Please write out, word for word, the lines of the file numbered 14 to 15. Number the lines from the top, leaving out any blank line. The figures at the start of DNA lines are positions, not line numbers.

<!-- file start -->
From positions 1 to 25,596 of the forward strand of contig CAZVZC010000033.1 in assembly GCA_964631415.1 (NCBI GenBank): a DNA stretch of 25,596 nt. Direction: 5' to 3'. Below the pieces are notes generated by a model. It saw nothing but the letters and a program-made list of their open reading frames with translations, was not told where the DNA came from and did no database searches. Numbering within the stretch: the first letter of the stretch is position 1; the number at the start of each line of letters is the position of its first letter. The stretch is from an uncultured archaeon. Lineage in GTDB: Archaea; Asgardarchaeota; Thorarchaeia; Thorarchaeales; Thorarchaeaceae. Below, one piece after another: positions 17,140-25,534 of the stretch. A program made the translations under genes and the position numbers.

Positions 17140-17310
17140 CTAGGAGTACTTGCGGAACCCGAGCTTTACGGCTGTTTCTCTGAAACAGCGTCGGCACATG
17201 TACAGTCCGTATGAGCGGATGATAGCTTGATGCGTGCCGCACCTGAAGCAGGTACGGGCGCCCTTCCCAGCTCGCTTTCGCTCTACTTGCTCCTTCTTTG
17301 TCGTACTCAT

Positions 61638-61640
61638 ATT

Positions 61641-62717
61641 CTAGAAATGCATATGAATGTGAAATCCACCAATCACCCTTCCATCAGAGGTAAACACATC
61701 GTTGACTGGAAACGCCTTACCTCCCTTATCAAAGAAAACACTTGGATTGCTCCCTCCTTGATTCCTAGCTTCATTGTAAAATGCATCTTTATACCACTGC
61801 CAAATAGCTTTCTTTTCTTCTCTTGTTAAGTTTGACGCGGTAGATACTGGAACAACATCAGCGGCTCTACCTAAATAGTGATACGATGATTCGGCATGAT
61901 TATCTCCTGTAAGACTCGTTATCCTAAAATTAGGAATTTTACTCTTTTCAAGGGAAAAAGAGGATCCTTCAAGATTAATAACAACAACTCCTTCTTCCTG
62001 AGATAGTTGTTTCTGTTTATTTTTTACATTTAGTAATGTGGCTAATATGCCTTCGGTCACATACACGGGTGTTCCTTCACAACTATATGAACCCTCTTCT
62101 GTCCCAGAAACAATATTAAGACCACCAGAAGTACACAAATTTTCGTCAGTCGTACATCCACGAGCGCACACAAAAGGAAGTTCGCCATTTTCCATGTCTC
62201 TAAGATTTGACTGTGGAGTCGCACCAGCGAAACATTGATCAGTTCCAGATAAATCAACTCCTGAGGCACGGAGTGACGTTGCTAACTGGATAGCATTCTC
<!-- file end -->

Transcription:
62101 GTCCCAGAAACAATATTAAGACCACCAGAAGTACACAAATTTTCGTCAGTCGTACATCCACGAGCGCACACAAAAGGAAGTTCGCCATTTTCCATGTCTC
62201 TAAGATTTGACTGTGGAGTCGCACCAGCGAAACATTGATCAGTTCCAGATAAATCAACTCCTGAGGCACGGAGTGACGTTGCTAACTGGATAGCATTCTC